Oct. 11, 1884: S.B. McElreth’s Troupe, a Johnson City comedy act “well known in this country,” performed at Jobe’s Opera House.
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Oct. 11, 1889: The Johnson City Electric Light and Power Company planned to install an incandescent lighting system for illuminating dwellings if demand was high enough to warrant the expense.
Oct. 9, 1890: Plans for a new railroad depot had been accepted by a city committee. Construction was contingent upon a $5,000 contribution from the Three Cs Railroad toward the $15,000 necessary.
Oct. 8, 1859: The name of the local post office was changed from Johnson’s Tank to Haynesville. This name change was to honor Landon Carter Haynes, later a Confederate senator, who lived south of the town.
Oct. 7, 1886: Matt Thomas, an enterprising youth, had secured the right of way from the city for a shoeshine stand in front of The Comet’s office. He offered “a dollar shine for only a nickel.”
Oct. 6, 1887: Three of the new consolidated freight engines recently ordered by the East Tennessee, Virginia and Georgia Railroad had arrived and were doing duty. “They are from the Baldwin works, and are the finest machines ever brought south,” The Comet reported. “They have been numbered 411, 412 and 413. Seventeen others of the same kind and four passenger engines are yet to come.”
Oct. 4, 1884: Local railroad man and industrialist Gen. John T. Wilder was planning to build a 500-guest hotel on Roan Mountain. The building was to replace Wilder’s original 20-room lodge built on the Roan balds in 1877. The grand 166-room Cloudland Hotel opened in 1885.
Oct. 3, 1889: Citizens Bank opened and was ready for the “transaction of a regular and legitimate banking business.” The bank was located in the Harr building at the corner of Main and Spring streets. A fire-proof vault had been built with a large burglar-proof safe.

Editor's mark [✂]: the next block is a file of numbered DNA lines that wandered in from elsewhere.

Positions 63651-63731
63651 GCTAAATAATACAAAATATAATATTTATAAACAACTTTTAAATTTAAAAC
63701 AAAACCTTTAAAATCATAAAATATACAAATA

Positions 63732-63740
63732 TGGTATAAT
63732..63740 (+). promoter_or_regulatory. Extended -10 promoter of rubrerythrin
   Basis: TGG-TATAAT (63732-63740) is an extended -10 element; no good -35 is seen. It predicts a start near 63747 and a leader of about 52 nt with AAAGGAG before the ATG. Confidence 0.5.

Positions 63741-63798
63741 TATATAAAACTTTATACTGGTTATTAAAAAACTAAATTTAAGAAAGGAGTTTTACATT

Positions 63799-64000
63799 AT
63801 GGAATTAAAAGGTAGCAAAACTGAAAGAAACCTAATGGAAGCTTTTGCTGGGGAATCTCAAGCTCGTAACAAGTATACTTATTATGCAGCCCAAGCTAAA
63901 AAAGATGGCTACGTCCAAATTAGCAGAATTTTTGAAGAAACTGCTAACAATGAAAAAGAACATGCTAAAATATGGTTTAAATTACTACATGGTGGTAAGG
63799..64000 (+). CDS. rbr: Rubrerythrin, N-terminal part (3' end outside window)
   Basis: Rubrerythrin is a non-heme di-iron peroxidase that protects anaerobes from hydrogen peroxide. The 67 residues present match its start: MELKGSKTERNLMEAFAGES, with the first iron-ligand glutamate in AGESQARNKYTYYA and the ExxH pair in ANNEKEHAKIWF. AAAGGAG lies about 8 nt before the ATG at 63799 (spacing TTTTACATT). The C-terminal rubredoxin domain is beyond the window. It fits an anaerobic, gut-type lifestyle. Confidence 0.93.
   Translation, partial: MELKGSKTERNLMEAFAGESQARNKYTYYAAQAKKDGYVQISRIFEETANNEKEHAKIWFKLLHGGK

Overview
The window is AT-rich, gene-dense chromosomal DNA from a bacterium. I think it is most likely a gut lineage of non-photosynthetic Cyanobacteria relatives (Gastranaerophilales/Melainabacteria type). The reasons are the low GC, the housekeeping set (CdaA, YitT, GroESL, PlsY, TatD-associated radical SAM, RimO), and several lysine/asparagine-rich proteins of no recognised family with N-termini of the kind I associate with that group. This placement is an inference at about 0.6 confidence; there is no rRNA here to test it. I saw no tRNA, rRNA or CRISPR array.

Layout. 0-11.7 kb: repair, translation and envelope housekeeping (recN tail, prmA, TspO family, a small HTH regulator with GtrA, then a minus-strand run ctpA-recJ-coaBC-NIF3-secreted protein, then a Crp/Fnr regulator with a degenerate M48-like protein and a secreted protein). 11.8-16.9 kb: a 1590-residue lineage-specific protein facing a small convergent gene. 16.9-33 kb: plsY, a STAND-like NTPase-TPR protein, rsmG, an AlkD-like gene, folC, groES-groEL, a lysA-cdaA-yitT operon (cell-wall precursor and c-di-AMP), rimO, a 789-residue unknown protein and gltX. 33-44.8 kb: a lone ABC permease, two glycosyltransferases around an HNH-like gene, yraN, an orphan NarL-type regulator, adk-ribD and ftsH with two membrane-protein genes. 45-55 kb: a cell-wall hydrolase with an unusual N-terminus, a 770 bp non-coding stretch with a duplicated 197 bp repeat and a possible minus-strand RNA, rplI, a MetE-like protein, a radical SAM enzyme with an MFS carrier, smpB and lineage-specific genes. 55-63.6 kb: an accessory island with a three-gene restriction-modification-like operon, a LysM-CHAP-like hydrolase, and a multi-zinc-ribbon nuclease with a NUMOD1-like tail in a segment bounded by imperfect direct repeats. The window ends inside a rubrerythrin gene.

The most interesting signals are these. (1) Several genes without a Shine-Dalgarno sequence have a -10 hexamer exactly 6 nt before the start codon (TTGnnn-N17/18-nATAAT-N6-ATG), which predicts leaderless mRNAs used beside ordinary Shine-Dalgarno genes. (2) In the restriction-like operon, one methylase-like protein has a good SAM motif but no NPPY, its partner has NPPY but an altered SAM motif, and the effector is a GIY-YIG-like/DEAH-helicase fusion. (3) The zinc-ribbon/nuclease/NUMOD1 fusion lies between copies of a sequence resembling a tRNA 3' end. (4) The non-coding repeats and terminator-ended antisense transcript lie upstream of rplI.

Oct. 2, 1890: The Comet reported that Johnson City “shall soon have two good hotels both with dancing halls. They will be appreciated by our German club.” The City Hotel — later named Piedmont, the Planters and the Western — already had opened between the railroad tracks and Buffalo Street. Within 20 years, four more hotels — the Greenwood, the American, the Arlington and the Pardue — had opened along Buffalo to accommodate passengers from the nearby railroad depots. None of the five hotel buildings still stands.
Oct. 1, 1885: Science Hill Institute’s Roll of Honor included Bonnie Hoss, Retta Lyle, Nelia Miller, Cora Patton, Birdie Jobe, Lillie McNees, Nora Faw, Samuel Miller, Embrie Simcox, Fannie Kilby, Mollie Sanders, Gertrude Mitchell, Tillie Wiley, Mamie Grant, Mamie Patty, Charles Yocum, William Hodges, Jessie Brown, Linnie Haun, Mirtie Waddell, Laura King and Mary Seaver.
Johnson City, TN
Johnson City is a city in Washington, Carter, and Sullivan counties in the U.S. state of Tennessee. 2017 estimated population was 66,391, making it the ninth-largest city in the state.